(Transcript from SBS World News Radio)
A meeting of the Organisation of Islamic Cooperation in Saudi Arabia is set to consider how member states will respond to Australia’s shift in language on East Jerusalem.
Earlier this month Attorney General George Brandis announced Australia would no longer refer to the territory as “occupied”, saying the term is judgemental and unhelpful.
The move has outraged majority Arab and Islamic nations whose representatives have met with Foreign Minister Julie Bishop seeking clarification of Australia’s position.
Thea Cowie reports.
(Click on the audio tab above to hear the full report)
The Canberra meeting with the Foreign Minister was frank and at times tense.
That’s according to the head of the General Delegation of Palestine to Australia, Izzat Abdulhadi.
Mr Abdulhadi and representatives of 18 majority Arab and Islamic countries went to the meeting with Foreign Minister Julie Bishop seeking clarification of Australia’s position on Israel and Palestine.
Emerging from the meeting, he said the issue remains murky.
“She said that Senator Brandis would not use the language of occupied with a capital “O”. This means as if it’s a part of the name. But the government will continue to use occupied East Jerusalem with a small “o”. Really the understanding of most of the ambassadors when we finished is that it’s really confusing.”
Mr Abdulhadi says the Foreign Minister has indicated Senator Brandis will not be making any future statements on policy relating to Israel or the Palestinian territories again.
He says the diplomats were told those statements will come from Ms Bishop herself or the Prime Minister.
Jordanian Ambassador to Australia Rima Alaadeen says she’s been assured Australia continues to support a solution to the Middle East conflict that will include the eventual creation of a Palestinian state.
And she says Ms Bishop has also stated that Australia supports UN Security Council Resolutions which use the term “occupied.”
“Her Excellency the Foreign Minister who reassured the Ambassadors of the OIC that there was no change in Australia’s position and Australia continues to support Resolutions 242 and 348. We consider that it was a positive meeting and we are encouraged by this clarification.”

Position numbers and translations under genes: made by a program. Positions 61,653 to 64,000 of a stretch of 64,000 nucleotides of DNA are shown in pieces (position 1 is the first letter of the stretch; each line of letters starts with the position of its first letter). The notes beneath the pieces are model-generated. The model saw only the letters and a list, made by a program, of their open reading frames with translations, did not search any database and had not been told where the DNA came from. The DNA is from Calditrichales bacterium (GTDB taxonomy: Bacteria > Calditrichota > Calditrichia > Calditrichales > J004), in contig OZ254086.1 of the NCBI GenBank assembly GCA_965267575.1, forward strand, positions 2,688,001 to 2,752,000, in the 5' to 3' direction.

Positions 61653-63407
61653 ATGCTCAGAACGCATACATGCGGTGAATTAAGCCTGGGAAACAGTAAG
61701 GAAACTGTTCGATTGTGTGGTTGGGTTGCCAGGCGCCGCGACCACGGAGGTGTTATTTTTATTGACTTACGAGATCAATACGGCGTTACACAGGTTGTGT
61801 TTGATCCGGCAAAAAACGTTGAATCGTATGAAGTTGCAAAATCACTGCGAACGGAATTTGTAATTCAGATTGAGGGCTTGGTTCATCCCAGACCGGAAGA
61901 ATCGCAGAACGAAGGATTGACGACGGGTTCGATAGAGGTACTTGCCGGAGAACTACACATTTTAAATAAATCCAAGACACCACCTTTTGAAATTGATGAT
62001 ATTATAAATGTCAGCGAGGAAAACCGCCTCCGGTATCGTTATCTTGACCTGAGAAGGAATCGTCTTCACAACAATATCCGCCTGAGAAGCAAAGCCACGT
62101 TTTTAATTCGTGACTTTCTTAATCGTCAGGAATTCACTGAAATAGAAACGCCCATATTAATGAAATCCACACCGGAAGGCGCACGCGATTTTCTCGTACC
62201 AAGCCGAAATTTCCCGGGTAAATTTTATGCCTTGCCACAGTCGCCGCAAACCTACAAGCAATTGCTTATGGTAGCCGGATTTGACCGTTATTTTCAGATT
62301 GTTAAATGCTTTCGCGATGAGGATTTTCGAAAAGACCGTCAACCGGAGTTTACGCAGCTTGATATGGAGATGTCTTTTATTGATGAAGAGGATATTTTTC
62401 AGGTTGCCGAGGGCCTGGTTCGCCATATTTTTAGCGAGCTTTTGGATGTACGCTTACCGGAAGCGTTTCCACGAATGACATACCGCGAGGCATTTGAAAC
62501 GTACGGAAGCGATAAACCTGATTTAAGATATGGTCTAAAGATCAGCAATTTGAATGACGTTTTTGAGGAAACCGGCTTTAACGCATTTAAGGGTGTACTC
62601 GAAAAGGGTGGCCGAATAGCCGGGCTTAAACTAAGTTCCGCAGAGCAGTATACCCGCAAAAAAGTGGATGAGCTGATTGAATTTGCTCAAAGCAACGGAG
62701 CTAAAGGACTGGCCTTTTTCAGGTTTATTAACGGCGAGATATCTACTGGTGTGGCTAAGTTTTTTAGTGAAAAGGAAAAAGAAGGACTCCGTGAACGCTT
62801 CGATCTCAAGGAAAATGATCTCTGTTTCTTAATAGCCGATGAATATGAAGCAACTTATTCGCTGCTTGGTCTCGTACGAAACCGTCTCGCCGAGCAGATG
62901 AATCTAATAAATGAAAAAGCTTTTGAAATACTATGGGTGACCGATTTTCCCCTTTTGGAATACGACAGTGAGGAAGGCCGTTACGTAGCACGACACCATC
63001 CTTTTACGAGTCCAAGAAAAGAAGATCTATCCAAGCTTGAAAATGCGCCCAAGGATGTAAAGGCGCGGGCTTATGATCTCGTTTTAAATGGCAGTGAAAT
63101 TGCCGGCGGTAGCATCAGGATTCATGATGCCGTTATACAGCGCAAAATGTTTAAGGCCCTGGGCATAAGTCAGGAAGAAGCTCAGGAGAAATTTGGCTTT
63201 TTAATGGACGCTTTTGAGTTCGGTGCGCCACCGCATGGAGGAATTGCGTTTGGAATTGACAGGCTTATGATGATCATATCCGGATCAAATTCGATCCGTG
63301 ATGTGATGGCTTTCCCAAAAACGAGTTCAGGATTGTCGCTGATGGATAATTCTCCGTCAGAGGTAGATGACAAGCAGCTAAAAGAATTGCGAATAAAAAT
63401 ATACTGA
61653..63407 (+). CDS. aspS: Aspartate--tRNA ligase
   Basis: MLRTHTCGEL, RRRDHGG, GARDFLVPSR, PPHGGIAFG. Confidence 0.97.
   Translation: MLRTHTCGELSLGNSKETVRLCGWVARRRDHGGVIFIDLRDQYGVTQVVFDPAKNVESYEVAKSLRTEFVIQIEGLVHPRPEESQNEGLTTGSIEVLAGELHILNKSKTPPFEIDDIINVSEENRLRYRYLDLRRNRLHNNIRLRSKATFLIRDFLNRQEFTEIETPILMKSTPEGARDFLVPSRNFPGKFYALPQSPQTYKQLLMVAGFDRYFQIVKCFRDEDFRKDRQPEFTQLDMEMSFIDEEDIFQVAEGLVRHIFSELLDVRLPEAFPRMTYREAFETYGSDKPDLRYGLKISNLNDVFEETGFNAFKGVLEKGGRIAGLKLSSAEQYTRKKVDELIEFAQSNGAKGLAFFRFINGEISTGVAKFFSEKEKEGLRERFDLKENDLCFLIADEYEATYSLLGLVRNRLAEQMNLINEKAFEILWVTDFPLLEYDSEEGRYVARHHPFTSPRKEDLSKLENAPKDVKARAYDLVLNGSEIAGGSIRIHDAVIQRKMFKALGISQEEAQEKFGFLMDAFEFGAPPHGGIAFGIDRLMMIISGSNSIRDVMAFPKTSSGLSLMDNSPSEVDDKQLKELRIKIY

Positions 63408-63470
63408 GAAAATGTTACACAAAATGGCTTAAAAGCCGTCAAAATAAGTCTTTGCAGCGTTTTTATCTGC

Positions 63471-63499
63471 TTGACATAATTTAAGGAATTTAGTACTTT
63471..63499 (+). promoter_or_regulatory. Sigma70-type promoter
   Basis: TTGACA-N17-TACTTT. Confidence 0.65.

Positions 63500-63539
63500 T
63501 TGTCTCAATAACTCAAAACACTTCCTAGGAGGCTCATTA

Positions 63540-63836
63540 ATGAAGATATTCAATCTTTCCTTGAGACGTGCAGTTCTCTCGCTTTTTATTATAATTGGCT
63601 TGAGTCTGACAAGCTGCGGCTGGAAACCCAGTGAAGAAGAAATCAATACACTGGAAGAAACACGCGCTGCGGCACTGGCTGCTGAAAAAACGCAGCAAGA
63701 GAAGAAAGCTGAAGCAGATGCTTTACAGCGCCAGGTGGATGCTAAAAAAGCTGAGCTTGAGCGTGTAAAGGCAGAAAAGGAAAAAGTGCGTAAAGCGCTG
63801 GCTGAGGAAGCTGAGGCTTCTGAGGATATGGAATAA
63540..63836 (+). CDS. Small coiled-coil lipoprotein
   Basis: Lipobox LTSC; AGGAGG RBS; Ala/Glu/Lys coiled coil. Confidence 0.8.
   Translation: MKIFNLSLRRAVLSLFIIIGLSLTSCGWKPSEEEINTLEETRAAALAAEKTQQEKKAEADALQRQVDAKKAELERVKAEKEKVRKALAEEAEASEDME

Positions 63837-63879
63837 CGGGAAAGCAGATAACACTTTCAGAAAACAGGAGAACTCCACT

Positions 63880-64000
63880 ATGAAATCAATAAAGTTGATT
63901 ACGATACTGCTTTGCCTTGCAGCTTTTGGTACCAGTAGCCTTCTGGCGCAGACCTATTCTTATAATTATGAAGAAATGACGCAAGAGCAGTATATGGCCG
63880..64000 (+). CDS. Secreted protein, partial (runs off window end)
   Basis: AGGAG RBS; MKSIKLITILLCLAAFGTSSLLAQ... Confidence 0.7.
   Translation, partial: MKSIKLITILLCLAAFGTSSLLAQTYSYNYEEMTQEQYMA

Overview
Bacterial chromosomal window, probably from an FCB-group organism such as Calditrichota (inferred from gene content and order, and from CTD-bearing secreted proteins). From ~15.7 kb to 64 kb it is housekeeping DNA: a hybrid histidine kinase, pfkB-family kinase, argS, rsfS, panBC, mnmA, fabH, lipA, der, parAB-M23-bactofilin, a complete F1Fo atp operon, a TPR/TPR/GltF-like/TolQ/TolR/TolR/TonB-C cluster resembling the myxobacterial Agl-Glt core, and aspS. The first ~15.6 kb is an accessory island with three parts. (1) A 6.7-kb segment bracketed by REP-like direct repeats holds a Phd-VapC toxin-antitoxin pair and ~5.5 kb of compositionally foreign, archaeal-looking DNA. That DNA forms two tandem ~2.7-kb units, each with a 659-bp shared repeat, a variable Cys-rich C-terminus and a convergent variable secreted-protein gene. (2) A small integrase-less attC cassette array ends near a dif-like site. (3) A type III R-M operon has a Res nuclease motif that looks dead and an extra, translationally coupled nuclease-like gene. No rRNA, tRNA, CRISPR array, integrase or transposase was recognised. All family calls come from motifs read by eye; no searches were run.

The rift has the potential to affect Australian exports to the Middle East, through trade sanctions or boycotts.
The Saudi Ambassador reportedly raised the possibility during the meeting with Julie Bishop.
Iraqi Ambassador Mouayed Saleh was not ruling out trade sanctions, and says other countries are seriously considering taking that step.
“That was considered and that’s going to take some time so definitely Australia needs to look at that. JOURNALIST: so you can’t rule that out? // SALEH: I can’t. I can’t rule that out because the other countries are really thinking seriously about doing such a thing.”
Indonesia, the United Arab Emirates, Turkey and Saudi Arabia alone import more than 10-billion-dollars worth of Australian goods a year.
Key Australian exports include grains and live animals.
WA Farmers’ Federation President Dale Park says the state’s farmers are particularly vulnerable, even to the smallest shifts in trade to the Middle East and Indonesia.
“We do put some beef into the Middle East but on the sheep side the Middle East is almost our only market at the moment. I don’t think we can underestimate the reliance we are on some of those Muslim markets. We’re the meat in the sandwich yet again it seems.”
Mr Park says farmers are still recovering from bans on live exports to Indonesia and the Middle East in recent years.
Labor’s agriculture spokesman Joel Fitzgibbon agrees there could be serious implications for trade and says he’s received correspondence from concerned Arab diplomats.
Arab Bank Australia managing director Joseph Rizk has told the ABC he thinks trade sanctions and boycotts are unlikely.
But he says the row is likely to affect Australian exports to the Middle East nonetheless.
“It’s obviously that the Middle East is not going to boycott Australia. That is my view. But over time it will affect trade if the policy is not clarified and the commentary that’s recently been made is not elaborated on.”
Ahron Shapiro is a policy analyst with the Australia/Israel and Jewish Affairs Council.
He says disruptions to trade over the East Jerusalem issue are unlikely.
And denies a suggestion that the Attorney General’s shift in language on East Jerusalem could have been designed to placate Jewish groups opposed to his proposed changes to the Racial Discrimination Act.
“There’s no quid pro quo, there’s no special relationship. The Jewish groups and the Israel lobbying groups all work on their own and they don’t take into account what one position is on one issue and what they may be on another issue. The government acts always in its national interest. AJAC as an organisation has made our position clear that we want any changes that may happen to the current position on the Racial Discrimination Act to be done in very careful and cautious measures that don’t in any way diminish the protections that are already in place.”